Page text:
How was your Thanksgiving? For many, it was a time for togetherness, a time for gratitude. Football on the telly, ice-cold beer in hand, plates piled high with coma-inducing grub. It’s a heartwarming American tradition—and it doesn’t even involve gratuitous slaughter anymore!
Except the entire charade is apparently real effin’ boring and we’d rather work.
Six in ten Americans admit to checking work email during Thanksgiving, Christmas, and other holiday breaks, according to a Xobni survey. That’s 60 percent of people blistering their BlackBerry thumbs, cranking out condemnations of Floyd’s hack job on that Excel spreadsheet.
Worse yet, American workers are grateful not for the holidays or aw-shucks togetherness, but rather for the diversion provided by the “amped pinging of synergistic assignment capsules” (or however that jargon goes):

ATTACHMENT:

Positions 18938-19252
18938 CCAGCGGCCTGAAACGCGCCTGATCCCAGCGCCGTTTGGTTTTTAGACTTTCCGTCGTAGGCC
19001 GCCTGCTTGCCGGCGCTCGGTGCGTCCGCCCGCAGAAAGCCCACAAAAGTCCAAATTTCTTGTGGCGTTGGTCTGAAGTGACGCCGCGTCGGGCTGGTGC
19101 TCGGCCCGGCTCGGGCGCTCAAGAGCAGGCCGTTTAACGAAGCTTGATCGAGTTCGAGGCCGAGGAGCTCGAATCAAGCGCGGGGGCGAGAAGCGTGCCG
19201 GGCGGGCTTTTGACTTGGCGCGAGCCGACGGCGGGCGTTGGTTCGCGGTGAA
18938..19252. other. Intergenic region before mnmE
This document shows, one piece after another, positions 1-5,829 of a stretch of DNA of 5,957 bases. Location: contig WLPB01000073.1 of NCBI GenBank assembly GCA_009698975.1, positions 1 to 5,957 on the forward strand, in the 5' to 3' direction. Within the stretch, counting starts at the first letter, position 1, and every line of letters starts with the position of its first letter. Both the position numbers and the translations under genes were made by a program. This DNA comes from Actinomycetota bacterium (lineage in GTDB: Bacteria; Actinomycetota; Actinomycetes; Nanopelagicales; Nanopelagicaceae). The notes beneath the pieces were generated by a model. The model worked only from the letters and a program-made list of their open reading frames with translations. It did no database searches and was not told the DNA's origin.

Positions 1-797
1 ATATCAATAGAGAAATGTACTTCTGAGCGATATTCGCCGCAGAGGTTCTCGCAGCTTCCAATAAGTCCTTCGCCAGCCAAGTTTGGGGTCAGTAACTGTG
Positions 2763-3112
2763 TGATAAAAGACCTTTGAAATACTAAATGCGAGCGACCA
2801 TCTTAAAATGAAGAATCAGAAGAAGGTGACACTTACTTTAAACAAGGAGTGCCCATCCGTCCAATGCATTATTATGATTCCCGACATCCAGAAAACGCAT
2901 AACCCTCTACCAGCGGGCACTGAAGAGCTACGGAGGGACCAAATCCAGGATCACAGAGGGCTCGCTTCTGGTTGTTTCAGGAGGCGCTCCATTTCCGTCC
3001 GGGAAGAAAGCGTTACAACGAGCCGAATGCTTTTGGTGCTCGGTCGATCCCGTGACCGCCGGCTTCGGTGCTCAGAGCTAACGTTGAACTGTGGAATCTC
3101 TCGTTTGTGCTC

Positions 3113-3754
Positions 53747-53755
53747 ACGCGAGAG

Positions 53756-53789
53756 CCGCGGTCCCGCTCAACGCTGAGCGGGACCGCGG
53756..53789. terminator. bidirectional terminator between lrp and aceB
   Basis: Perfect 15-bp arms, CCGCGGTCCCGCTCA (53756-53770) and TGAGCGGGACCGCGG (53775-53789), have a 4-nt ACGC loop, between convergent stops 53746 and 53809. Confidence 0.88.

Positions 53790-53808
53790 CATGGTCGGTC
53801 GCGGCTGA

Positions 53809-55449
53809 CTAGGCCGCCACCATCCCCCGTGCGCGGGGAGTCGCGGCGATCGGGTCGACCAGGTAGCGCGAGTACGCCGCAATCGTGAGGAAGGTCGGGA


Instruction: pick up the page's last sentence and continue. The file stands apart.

Almost 20 percent of those who received work-related email during their holidays said they were thankful for having gotten the messages, because it was a distraction from the family holiday.
Dudes are particularly guilty of this behavior: 67 percent of working men use email to tune out grandma’s retelling of the day she lost her virginity, compared to just 50 percent of women.
The happy stat (well, the stat that’s the least tinged with cascading notions of “family”) is that 10 percent of survey respondents pity those who do send work-related emails on holidays. So as happy as the distraction may have made you, you had a swinging chance of looking like a sad clown.
We Americans are known for our outstanding work ethic, our Horatio Alger rah-rah-capitalism ethos. But during family holidays, where should the line be drawn?
Still, I hope you had a stress-free Thanksgiving—even if that meant staying in the (virtual) office.